A Colorado school district is taking its fight to preserve its voucher program to the U.S. Supreme Court, according to the Associated Press.
The Douglas County school district’s pilot program would have allowed some students to use public dollars toward tuition at private schools, including religious schools. But the state’s supreme court recently ruled that the district’s school voucher program was unconstitutional.
That was a big setback both for local and national advocates, especially after a state appeals court in 2013 reversed a Denver district judge’s initial ruling and upheld the program.
Now the Douglas County school board is asking the country’s highest court to weigh in on the matter. They say the district’s voucher program is very similar to one in Cleveland that the Supreme Court decided in 2002 was constitutional.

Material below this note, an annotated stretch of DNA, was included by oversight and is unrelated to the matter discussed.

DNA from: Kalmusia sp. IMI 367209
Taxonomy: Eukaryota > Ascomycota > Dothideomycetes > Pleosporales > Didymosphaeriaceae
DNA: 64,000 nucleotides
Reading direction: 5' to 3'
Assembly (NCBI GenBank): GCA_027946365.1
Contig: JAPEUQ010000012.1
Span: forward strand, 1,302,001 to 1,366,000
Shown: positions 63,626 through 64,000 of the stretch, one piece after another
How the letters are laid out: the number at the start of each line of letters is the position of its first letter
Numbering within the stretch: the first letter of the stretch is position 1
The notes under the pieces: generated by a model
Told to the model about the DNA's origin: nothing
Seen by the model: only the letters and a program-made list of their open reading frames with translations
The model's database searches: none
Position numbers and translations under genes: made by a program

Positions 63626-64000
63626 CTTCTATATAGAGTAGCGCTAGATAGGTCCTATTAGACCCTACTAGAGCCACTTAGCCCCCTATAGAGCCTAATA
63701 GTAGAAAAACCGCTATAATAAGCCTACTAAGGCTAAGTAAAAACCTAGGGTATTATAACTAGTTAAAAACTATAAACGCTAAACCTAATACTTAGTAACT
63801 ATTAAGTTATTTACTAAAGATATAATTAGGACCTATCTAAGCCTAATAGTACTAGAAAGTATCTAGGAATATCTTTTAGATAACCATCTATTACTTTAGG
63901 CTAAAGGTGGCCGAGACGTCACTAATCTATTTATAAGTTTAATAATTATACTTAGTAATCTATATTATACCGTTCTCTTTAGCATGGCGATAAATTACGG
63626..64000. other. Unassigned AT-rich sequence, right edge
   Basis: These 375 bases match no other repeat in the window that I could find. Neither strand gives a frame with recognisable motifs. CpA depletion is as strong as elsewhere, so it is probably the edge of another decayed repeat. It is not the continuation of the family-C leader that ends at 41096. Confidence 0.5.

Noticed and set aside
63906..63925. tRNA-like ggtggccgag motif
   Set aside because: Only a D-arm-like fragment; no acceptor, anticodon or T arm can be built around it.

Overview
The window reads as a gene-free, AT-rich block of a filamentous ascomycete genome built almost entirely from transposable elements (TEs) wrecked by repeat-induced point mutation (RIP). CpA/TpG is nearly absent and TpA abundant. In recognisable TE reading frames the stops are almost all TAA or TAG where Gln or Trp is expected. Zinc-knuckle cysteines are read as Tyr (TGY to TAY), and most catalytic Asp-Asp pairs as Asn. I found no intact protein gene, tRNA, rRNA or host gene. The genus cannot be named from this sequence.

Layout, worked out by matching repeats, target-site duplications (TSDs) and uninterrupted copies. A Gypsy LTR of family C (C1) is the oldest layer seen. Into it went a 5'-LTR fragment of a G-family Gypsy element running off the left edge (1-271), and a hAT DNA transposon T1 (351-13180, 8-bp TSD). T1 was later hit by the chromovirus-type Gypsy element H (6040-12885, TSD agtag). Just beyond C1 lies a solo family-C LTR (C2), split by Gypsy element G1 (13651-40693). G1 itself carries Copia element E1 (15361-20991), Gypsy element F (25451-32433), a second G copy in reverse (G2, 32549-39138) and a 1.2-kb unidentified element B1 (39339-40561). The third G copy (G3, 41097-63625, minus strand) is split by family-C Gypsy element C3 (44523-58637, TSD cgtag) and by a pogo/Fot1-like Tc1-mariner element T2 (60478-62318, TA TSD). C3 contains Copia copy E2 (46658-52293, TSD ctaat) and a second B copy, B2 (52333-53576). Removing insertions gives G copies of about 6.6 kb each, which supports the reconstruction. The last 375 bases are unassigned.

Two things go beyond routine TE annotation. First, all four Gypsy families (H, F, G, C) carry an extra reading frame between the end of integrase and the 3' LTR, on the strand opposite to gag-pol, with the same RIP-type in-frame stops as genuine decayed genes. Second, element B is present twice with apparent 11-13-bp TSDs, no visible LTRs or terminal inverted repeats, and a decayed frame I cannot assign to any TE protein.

Created in 2011, the Douglas County’s Choice Scholarship Program would have given about 500 local public school students 75 percent of their per-pupil funding (which works out to be around $5,000 for the 2014-15 school year) to use toward tuition at a private school of their choice.
The Douglas County district, located about 30 miles south of Denver, serves around 67,000 students.
- Colorado’s Pilot School Voucher Program Overturned by State’s High Court
- ACLU Announces Lawsuit Challenging Nevada’s New School Choice Law
- Why Private Schools Are Opting Out of Voucher Programs
A version of this news article first appeared in the Charters & Choice blog.